Wolfen­stein II: The New Colos­sus

Guns, grit, and Ger­mans in a blaz­ing, if fa­mil­iar, se­quel


MACHINEGAMES’ SUB­LIME retro­fu­tur­is­tic reimag­in­ing of a Nazi-dom­i­nated 1960s has been scream­ing for an­other visit. The New Colos­sus moves things on five months from The New Order, with BJ Blazkow­icz re­cov­er­ing from the in­juries he suf­fered while tak­ing out Gen­eral Deathshead.

Which ex­plains why he’s in a wheelchair. This doesn’t stop him from tak­ing out Nazis, of course, even on a sub­ma­rine. The open­ing se­quence—after cutscenes es­tab­lish­ing BJ’s fa­ther as a white su­prem­a­cist, dogshoot­ing scum­bag—seems trick­ier than the pre­vi­ous game’s. The su­per­sol­diers make an ap­pear­ance much sooner, and while you’re able to sal­vage a suit­ably large weapon from their smok­ing biome­chan­i­cal corpses, we do miss the ar­mored dogs.

The New Colos­sus keeps The New Order’s hub level struc­ture, from where you can ini­ti­ate mis­sions by talk­ing to the right per­son, and car­ry­ing out ac­tiv­i­ties such as the in­fu­ri­at­ing fu­el­ing of a he­li­copter by pump­ing gas from your own flamethrower.

Once you’re out in the world, one in which Ger­many won the Sec­ond World War, and the United States has fallen to fas­cist dom­i­na­tion, there are some imag­i­na­tive sights to see. A ru­ined New York City is starkly beau­ti­ful, picked out in shades of brown and gray, and pa­trolled by en­e­mies who have the good grace to wear yel­low suits. Roswell, New Mex­ico, is all sunny skies and bright col­ors, as a pa­rade passes through, and jets stage a fly­past over­head.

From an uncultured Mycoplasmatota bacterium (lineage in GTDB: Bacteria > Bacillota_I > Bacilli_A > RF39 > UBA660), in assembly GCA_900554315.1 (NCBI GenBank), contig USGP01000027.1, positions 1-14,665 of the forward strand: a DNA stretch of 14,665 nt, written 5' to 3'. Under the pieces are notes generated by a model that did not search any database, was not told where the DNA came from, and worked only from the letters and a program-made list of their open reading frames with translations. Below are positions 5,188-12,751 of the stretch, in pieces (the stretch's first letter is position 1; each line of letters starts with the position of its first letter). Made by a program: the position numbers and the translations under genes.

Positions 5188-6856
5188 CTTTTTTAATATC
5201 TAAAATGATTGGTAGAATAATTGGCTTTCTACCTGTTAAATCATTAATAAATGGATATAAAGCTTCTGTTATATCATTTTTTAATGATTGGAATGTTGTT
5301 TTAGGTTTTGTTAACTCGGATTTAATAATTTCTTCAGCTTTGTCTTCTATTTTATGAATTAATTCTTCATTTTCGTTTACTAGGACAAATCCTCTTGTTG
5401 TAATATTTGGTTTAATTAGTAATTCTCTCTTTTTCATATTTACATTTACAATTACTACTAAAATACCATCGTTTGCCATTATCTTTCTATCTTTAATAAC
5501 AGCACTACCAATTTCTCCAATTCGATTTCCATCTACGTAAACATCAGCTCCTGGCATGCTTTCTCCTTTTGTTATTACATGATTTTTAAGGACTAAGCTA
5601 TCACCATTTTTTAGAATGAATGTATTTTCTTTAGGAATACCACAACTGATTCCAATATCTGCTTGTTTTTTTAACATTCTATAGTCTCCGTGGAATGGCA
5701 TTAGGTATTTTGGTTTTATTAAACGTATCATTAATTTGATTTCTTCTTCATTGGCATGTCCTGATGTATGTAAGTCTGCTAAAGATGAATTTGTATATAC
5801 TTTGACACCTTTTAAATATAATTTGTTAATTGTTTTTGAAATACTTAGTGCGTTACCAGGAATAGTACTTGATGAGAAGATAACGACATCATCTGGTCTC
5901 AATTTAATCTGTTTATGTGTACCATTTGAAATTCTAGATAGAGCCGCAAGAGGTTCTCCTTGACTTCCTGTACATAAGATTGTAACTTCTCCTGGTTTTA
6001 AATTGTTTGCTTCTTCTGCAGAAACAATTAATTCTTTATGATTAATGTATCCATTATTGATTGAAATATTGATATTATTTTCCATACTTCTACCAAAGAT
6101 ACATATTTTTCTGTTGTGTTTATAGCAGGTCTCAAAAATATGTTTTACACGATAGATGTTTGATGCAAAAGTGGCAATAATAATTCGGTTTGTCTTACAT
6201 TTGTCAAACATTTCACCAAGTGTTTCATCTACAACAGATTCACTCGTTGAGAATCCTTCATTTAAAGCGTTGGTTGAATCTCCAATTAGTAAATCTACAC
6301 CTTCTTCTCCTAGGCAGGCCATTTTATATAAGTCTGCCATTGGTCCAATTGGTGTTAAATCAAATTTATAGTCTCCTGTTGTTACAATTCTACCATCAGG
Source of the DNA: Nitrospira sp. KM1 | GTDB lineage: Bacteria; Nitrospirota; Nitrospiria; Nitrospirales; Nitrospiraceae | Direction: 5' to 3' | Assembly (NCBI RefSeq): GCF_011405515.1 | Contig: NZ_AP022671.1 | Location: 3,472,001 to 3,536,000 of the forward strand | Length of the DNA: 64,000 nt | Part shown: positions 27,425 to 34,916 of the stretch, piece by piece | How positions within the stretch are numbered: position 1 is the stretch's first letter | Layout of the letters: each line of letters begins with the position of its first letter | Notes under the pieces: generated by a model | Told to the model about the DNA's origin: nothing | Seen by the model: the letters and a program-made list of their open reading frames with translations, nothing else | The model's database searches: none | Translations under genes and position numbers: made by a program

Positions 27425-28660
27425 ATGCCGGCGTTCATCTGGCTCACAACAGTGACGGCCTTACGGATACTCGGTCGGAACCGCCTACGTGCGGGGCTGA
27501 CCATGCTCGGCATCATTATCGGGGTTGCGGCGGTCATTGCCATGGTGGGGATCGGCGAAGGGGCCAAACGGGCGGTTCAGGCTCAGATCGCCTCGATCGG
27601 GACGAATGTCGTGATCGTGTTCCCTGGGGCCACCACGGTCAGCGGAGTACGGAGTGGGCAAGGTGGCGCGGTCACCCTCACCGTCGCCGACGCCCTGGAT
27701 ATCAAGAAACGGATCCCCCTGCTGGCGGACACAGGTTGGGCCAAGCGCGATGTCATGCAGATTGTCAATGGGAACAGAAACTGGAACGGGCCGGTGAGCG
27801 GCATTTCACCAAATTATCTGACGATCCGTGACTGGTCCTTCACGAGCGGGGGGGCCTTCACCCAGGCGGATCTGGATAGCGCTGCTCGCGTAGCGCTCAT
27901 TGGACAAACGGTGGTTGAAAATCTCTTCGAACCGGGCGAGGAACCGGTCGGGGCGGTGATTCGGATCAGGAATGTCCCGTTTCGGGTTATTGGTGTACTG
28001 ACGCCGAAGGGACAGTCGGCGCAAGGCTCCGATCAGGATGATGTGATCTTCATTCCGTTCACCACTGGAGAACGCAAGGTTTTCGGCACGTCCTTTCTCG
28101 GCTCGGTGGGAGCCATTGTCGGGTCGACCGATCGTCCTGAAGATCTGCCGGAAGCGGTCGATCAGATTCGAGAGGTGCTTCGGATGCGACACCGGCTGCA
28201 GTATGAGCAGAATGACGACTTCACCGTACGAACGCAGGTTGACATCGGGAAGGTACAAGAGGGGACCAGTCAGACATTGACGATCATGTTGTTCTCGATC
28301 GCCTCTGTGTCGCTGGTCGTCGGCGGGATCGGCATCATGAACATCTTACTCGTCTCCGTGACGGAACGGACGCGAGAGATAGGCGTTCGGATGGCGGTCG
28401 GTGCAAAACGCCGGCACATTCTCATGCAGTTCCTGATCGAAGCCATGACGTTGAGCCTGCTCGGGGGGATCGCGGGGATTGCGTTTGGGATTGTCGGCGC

Roswell is the “dis­guise” sec­tion, like the Nazi moon­base in The New Order, and is again marked out by your dis­guise be­ing al­most per­fect un­til you take it off. It’s less in­ex­pli­ca­ble than in the pre­vi­ous game— you do at least even­tu­ally get rec­og­nized by a dolt of a Nazi of­fi­cer—but the pe­riod be­fore this is one of the game’s best, as you ad­mire the won­der­fully de­signed cars, and won­der why ev­ery book stall sells the same books in the same order. Must be some Nazi law. Later, some­thing re­mark­able hap­pens, but all in cutscenes—some­thing the en­tire game is guilty of.

For the most part, The New Colos­sus is a lin­ear cor­ri­dor shooter. It mixes things up with some neat light­ing changes and the ever-present threat of bonkers sci-fi cre­ations to shoot at, but you’re not go­ing to find an open world here. It makes up for this with guns that have heft, weight, and plenty of ammo, en­e­mies who are so evil it would be a crime not to shoot them, and an ac­tual feel­ing of sym­pa­thy for BJ, who be­lieves he’s blown it, fears he is about to die, and wor­ries about his preg­nant girl­friend.

While this is a suitable se­quel to The New Order, it lacks some of the fresh­ness of that game. We’ve seen a lot of this be­fore, but where The New Colos­sus does shine, it puts up a blind­ing display.

Roswell’s pa­rade pro­vides op­por­tu­ni­ties to eaves­drop.

The KKK aren’t that good at study­ing German.

An ar­cade ma­chine plays a new ver­sion of Wolfen­stein 3D.

The Nazis have upped their ro­bot count since last time.

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